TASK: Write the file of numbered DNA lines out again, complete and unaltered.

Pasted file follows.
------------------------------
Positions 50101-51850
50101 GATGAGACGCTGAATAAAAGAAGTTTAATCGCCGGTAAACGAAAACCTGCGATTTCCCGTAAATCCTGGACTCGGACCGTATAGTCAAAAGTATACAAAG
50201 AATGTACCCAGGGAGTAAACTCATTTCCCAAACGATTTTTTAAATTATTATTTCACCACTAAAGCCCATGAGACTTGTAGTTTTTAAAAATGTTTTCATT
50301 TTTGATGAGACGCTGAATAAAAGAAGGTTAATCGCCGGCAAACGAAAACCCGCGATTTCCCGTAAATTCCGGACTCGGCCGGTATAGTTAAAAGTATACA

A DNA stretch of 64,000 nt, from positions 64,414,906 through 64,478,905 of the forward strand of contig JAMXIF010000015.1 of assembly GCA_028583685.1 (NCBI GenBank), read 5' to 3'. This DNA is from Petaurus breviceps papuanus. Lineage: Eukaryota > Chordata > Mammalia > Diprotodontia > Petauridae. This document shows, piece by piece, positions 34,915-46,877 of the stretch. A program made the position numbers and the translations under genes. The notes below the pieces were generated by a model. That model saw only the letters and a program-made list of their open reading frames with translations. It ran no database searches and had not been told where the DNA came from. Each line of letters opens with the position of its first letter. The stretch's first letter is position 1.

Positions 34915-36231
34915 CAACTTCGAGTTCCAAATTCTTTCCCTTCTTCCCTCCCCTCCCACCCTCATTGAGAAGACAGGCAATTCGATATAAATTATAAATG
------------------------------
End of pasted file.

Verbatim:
Positions 50101-51850
50101 GATGAGACGCTGAATAAAAGAAGTTTAATCGCCGGTAAACGAAAACCTGCGATTTCCCGTAAATCCTGGACTCGGACCGTATAGTCAAAAGTATACAAAG
50201 AATGTACCCAGGGAGTAAACTCATTTCCCAAACGATTTTTTAAATTATTATTTCACCACTAAAGCCCATGAGACTTGTAGTTTTTAAAAATGTTTTCATT
50301 TTTGATGAGACGCTGAATAAAAGAAGGTTAATCGCCGGCAAACGAAAACCCGCGATTTCCCGTAAATTCCGGACTCGGCCGGTATAGTTAAAAGTATACA

A DNA stretch of 64,000 nt, from positions 64,414,906 through 64,478,905 of the forward strand of contig JAMXIF010000015.1 of assembly GCA_028583685.1 (NCBI GenBank), read 5' to 3'. This DNA is from Petaurus breviceps papuanus. Lineage: Eukaryota > Chordata > Mammalia > Diprotodontia > Petauridae. This document shows, piece by piece, positions 34,915-46,877 of the stretch. A program made the position numbers and the translations under genes. The notes below the pieces were generated by a model. That model saw only the letters and a program-made list of their open reading frames with translations. It ran no database searches and had not been told where the DNA came from. Each line of letters opens with the position of its first letter. The stretch's first letter is position 1.

Positions 34915-36231
34915 CAACTTCGAGTTCCAAATTCTTTCCCTTCTTCCCTCCCCTCCCACCCTCATTGAGAAGACAGGCAATTCGATATAAATTATAAATG